3 MIN READ
Game jam joy: Krunch's long road to release
Krunch is one of those indie games that seems to be perpetually in development -- but for its two man dev team, the end is finally here. Krunch has released, after much deliberation about where it should land.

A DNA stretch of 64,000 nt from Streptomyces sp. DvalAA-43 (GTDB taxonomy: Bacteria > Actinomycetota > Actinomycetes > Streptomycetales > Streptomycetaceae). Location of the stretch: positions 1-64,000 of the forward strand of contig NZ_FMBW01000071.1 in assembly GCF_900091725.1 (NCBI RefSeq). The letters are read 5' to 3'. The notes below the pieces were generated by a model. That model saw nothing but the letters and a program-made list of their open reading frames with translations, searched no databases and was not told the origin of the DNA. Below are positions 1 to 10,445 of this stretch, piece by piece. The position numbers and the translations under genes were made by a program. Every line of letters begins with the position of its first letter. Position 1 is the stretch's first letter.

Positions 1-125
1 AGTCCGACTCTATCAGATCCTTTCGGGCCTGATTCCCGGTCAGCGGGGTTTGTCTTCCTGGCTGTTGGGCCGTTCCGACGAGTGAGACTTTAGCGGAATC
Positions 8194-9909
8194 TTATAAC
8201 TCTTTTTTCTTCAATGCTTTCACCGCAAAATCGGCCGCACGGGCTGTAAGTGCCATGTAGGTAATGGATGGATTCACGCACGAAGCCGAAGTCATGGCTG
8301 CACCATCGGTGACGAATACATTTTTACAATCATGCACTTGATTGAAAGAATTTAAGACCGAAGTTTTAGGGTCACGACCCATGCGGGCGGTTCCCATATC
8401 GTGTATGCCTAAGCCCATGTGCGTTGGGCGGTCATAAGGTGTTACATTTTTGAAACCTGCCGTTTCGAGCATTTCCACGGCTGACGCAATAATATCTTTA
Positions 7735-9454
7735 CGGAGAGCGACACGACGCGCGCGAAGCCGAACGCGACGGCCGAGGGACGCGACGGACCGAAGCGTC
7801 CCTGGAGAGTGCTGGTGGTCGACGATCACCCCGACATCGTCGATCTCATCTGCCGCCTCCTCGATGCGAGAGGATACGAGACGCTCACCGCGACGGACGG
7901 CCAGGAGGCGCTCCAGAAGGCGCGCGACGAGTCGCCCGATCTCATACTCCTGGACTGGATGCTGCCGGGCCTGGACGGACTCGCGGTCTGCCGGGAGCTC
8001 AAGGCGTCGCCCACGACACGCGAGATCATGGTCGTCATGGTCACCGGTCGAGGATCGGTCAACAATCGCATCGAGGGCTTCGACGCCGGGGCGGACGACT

Krunch is one of those indie games that seems to be perpetually in development. The game began as a prototype during 2010's Mini Ludum Dare 21 jam, and has evolved constantly since then, with music from Fez's Disasterpeace and sound effects contributed by Jordan Fehr of Super Meat Boy and Hotline Miami fame. But for two man team Le Grudge & Rugged -- programmer Vieko Franetovic and artist Michael Lohaus -- the end is finally here. Krunch has released for Windows, Mac and Linux, after much deliberation from the duo regarding where it should land. "If we had closed a deal with our sponsor at the right time, Krunch would've been a browser game," notes Franetovic. "Because we didn't, the opportunity to explore our ideas further presented itself and we took it. I always felt our game had more in it to give, I'm happy we walked a bit longer." That was the plan for the game a year ago -- a browser-based release. But after the pair had delved further into development on the hard-as-nails game of quick reflexes, it soon became apparent that they wanted to take the concept further. "Our game continued to grow during the negotiation process," says Lohaus. "After a while we felt the game had matured enough and was better suited for an independent release. I think there's something special about independent games: they are exactly what the developers set out to create." But despite the drastic switch, Lohaus says that the end was always in sight, and there was never a moment when Krunch wasn't going to happen."Sometimes life changes and you have to roll with the punches," he adds. "During the development, Vieko had a son and I got engaged. Though life had changed, we both had confidence in each other to return to the project. In the end I think it helped the game. Coming back after time off from Krunch meant that we had fresh eyes, new ideas. A ton of improvements happened since then." "I've worked with Mike for years and always knew we would get here one way or the other," Franetovic says. Of course, the game probably wouldn't exist at all were it not for the original Ludum Dare game jam. "It's really amazing to start a prototype after learning what the theme is and starting from scratch," Lohaus says of game jams. "Sometimes you really only need a short amount of time to realize potential in an idea." "I think it is fundamental to jam as much as possible," adds Franetovic. "It keeps you fresh, engaged, meeting interesting people and exploring new ideas." Renewed inspiration can come from numerous different angles too, especially when working on the same game for such a long period of time. When the duo brought in artist Sara Gross to draw up concept art for the game, her "reverse-conceptual" renditions of the game's boss battles gave Franetovic fresh new angles to explore that he hadn't previously considered. With Krunch done and dusted, the pair are looking to what comes next -- and the plan right now is to continue the Krunch world. Binge won't be a direct sequel to Krunch as such, but it will exist in the same universe. Of course, alongside Binge development, the duo will also be looking to jam as much as possible.